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Wednesday, November 30, 2005

 

Social Darwinism - A Conservative's Best Friend

While the American Conservative Movement is busy trying to remove Darwin's theories relating to evolution from the curriculum of our public school science programs, they seem to be grasping to one aspect of Darwin's ideology, Social Darwinism, to rationalize why we need to reduce taxes for the rich, privatize the Social Security program and keep any form of socialized healthcare out of this country. Darwin's 'survival of the fittest', actually a term coined by Herbert Spencer some thirty years after the publishing of Darwin's The Origin of Species, fuels many conservative's political arsenals when attempting to justify how our economic system needs to be changed.

The late nineteenth and early twentieth century economic growth in America was filled with greedy industrial, oil and coal barons who felt that their 'survival of the fittest' mentality was justified, and even fit within the religious rule of the day. This attitude allowed the rich to become richer thanks to the sweat of low paid workers who received little or no healthcare, few benefits to provide sustenance for their families when no work was available, and without much for retirement support, most workers worked until close to death. This mentality brings despair to the lower classes, which eventually brings about some sort of revolution, not unlike the changes we saw in the 1930s due to severe economic depression and in the 1990s after 12 years of conservative, pro-business economic development.

The economic changes that the American Conservative Movement are asking for aren't evil in their own rights, it's just the idea that some are more deserving of wealth and prosperity than others that seems illogical. If in America all have equal opportunity to prosper, then why is there still poverty? Are some people lazier than others? Or, are some just unlucky? It may be so, but many people don't have the advantages of wealthy parents, an advantage that makes it easier to prosper. Social Darwinism alludes to a moral inequality of sorts - which makes it easy for the wealthy to look down on the poor, assuming that it is a lack in morality that causes the laziness that keeps people poor rather that the feelings of despair that are usually at the root of the problem.

As for the requested changes, I'm in agreement for the most part, only because I see the changes as potentially strengthening our economy in the world market, but I feel that in order to make taxation fair, it's best to remember that the increased tax burden on the richest ten percent in America (usually business owners) allows compensation for the poorest ten percent who toil endlessly to help make the former rich. And when we look at who it is that needs financial assistance from the government, it's easy to see why shifting the burden of taxation in equal portions to all Americans, rich and poor, could easily cause an economic inefficiency - why take taxes from the poor, which serves to reduce their consumption in the market, thus forcing them to ask for tax-based assistance for basic needs like healthcare, food and housing. We've seen how subsidies work to raise the standard of living for the poor by giving them greater choice in the marketplace, and we've seen what that improvement in choice for the poor does to non-recipients as well. The Social Darwinist conservatives in the top ten percent don't see that shifting the tax burden places an unrealistic burden to the middle classes as well by decreasing their activity in the market, which eventually affects the value of market goods by decreasing demand and raising prices of consumer goods.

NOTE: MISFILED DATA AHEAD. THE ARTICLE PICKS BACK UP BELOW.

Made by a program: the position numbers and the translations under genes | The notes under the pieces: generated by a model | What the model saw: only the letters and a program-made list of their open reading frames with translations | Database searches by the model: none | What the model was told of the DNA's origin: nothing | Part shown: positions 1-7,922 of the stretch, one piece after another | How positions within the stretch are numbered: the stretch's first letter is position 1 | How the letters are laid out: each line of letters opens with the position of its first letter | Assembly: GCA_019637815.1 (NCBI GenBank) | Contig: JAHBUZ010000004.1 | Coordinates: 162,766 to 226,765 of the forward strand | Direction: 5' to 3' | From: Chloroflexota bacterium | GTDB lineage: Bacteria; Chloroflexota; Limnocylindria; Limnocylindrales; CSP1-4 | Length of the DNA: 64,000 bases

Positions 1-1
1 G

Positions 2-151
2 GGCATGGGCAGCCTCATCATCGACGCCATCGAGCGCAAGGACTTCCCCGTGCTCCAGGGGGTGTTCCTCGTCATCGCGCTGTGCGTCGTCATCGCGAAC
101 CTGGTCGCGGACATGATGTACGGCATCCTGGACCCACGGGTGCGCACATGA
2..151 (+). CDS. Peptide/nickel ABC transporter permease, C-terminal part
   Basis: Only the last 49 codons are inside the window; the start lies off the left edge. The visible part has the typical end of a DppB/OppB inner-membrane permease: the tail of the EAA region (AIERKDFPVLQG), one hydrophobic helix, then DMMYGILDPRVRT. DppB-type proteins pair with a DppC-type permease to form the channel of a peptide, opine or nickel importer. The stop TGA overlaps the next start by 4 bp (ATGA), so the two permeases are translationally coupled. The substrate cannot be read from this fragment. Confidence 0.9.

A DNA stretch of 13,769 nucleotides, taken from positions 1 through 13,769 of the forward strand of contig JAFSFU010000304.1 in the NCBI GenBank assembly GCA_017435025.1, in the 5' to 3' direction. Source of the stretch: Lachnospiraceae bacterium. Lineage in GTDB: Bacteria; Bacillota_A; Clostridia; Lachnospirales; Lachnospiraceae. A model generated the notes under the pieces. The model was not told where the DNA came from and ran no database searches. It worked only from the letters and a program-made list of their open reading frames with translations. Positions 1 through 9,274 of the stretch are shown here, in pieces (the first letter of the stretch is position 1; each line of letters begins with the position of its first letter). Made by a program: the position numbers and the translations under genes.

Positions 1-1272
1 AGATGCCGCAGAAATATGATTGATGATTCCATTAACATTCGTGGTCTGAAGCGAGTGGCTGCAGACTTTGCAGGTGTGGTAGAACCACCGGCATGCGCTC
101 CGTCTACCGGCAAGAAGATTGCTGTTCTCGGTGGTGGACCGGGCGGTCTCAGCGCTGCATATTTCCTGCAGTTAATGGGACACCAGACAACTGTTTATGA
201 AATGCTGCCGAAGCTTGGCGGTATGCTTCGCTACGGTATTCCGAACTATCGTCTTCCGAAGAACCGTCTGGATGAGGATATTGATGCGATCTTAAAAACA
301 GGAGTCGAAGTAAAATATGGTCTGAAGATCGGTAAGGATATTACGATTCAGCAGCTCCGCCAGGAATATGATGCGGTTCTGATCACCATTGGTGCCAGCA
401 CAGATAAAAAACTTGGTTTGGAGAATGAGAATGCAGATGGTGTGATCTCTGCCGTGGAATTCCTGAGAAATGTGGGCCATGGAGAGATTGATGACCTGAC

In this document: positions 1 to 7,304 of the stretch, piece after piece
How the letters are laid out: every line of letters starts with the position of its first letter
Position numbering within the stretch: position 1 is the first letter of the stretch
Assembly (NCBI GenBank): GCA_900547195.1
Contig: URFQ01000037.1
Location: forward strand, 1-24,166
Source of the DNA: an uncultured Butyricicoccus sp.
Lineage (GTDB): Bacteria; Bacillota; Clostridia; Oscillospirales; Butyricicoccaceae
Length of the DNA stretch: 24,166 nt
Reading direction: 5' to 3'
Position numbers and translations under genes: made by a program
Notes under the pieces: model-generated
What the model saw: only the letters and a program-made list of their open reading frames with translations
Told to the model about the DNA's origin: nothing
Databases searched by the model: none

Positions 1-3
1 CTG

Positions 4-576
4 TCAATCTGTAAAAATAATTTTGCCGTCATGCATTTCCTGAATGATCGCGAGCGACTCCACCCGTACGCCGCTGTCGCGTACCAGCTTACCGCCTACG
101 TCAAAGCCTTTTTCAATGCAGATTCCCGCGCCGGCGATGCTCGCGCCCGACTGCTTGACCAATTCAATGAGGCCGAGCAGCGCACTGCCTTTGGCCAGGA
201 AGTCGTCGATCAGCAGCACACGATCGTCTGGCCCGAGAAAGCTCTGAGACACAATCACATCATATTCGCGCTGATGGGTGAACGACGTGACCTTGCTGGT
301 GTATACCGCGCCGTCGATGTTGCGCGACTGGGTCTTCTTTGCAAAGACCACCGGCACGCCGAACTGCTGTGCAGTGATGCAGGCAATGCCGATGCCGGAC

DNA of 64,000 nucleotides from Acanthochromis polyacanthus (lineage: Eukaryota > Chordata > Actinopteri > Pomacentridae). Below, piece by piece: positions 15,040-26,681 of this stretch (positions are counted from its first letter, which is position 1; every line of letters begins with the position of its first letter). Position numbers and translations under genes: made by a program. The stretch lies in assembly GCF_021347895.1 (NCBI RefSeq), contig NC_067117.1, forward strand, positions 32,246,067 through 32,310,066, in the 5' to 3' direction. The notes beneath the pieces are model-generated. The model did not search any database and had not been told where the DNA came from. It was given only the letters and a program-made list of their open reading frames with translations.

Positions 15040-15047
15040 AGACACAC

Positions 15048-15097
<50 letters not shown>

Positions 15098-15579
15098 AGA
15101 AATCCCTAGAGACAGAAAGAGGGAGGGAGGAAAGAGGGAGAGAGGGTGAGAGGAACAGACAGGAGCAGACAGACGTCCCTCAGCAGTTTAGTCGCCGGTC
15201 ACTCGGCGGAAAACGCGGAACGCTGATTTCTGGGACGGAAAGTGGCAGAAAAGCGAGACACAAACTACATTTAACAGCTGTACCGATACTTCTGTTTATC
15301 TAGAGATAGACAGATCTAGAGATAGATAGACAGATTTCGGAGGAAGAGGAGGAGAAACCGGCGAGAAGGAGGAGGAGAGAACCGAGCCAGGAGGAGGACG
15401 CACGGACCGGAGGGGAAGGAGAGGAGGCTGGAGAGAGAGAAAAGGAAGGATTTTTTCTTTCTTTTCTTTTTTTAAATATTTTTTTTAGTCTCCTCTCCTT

So what is the answer to the effects of Social Darwinism in America? Well, first we have to agree to either accept Darwin's theories in their entirety, or we need to agree that all in America have the right to work towards prosperity, even if it means an added benefit to the poor in order to allow them to more easily achieve prosperity. I say tax the richest about 25% as a compensation to the poor who work hard to help the rich get richer, leave the poor alone as far as taxes go, we're most likely going to give it back to them in subsidies like the Earned Income Credit anyway, and remember that the middle 80% are working hard to make the economy of this country strong, so fair taxation, about 10% is warranted. But mostly I think we need to let the science of Darwin stand on its own in our public schools and leave the opinionated ideology of Social Darwinism by the wayside.

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